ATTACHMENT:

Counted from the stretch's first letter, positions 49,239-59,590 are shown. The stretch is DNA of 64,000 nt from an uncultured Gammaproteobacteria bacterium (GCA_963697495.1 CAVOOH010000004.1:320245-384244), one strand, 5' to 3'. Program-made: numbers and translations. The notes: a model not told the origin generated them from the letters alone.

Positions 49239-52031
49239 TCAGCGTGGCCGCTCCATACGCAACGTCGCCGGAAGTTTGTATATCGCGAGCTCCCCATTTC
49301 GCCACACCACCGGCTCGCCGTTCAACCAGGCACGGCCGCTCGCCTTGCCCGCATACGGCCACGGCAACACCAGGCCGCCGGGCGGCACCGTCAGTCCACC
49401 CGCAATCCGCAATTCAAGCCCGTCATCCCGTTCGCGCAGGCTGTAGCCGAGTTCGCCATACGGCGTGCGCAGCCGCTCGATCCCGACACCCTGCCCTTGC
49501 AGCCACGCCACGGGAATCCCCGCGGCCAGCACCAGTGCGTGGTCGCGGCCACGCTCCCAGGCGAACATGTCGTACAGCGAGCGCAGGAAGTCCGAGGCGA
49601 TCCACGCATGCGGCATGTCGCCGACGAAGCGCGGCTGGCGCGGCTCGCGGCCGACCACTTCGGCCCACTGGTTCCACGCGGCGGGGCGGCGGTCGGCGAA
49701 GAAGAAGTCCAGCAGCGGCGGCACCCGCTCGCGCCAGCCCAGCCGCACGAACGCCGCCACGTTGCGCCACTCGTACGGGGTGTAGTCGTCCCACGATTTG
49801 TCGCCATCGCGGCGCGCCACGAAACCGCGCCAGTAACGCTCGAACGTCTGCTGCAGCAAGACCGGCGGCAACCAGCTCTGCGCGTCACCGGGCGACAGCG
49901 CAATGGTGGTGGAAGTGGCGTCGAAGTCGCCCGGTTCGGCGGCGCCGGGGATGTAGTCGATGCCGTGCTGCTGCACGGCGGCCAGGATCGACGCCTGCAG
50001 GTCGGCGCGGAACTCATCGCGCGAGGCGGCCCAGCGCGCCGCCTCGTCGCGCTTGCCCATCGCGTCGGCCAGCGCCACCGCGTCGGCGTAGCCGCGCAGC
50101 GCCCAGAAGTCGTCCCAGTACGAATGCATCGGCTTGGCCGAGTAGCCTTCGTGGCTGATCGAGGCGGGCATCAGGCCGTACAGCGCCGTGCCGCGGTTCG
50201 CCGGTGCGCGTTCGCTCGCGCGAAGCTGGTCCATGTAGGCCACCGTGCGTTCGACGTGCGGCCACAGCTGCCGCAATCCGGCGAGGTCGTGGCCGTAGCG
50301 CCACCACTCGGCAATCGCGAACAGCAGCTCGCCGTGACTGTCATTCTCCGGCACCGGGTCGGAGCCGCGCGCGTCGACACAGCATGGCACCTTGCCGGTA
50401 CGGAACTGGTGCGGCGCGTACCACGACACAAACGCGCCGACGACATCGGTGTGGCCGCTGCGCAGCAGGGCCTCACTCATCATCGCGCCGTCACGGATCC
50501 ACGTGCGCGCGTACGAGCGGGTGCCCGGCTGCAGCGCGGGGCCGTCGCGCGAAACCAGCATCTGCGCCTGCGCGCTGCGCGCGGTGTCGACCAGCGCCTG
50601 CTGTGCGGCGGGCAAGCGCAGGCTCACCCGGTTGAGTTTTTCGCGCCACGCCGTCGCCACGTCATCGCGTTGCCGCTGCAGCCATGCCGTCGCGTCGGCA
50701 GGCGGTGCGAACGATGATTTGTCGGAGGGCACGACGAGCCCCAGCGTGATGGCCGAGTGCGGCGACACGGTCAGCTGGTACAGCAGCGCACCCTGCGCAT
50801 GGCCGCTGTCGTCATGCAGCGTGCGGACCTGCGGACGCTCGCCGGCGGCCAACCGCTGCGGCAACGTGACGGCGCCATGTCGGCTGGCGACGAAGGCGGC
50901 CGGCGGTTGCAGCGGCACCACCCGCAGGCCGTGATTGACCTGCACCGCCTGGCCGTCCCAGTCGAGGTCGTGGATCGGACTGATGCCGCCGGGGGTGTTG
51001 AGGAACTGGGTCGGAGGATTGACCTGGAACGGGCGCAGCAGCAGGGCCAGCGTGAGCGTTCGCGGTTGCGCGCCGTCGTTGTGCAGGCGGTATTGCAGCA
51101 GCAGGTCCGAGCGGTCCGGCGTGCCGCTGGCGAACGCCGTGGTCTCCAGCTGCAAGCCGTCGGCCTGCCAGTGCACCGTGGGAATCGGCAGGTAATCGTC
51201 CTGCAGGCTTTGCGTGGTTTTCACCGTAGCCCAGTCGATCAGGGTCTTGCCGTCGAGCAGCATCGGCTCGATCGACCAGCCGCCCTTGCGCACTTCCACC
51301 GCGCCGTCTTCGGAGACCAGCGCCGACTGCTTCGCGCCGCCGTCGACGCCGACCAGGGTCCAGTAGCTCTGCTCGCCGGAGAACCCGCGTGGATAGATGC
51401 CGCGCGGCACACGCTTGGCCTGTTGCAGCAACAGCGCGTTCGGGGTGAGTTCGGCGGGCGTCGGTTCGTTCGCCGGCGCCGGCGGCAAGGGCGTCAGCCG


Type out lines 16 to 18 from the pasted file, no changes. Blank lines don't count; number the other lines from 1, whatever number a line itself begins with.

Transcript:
50501 ACGTGCGCGCGTACGAGCGGGTGCCCGGCTGCAGCGCGGGGCCGTCGCGCGAAACCAGCATCTGCGCCTGCGCGCTGCGCGCGGTGTCGACCAGCGCCTG
50601 CTGTGCGGCGGGCAAGCGCAGGCTCACCCGGTTGAGTTTTTCGCGCCACGCCGTCGCCACGTCATCGCGTTGCCGCTGCAGCCATGCCGTCGCGTCGGCA
50701 GGCGGTGCGAACGATGATTTGTCGGAGGGCACGACGAGCCCCAGCGTGATGGCCGAGTGCGGCGACACGGTCAGCTGGTACAGCAGCGCACCCTGCGCAT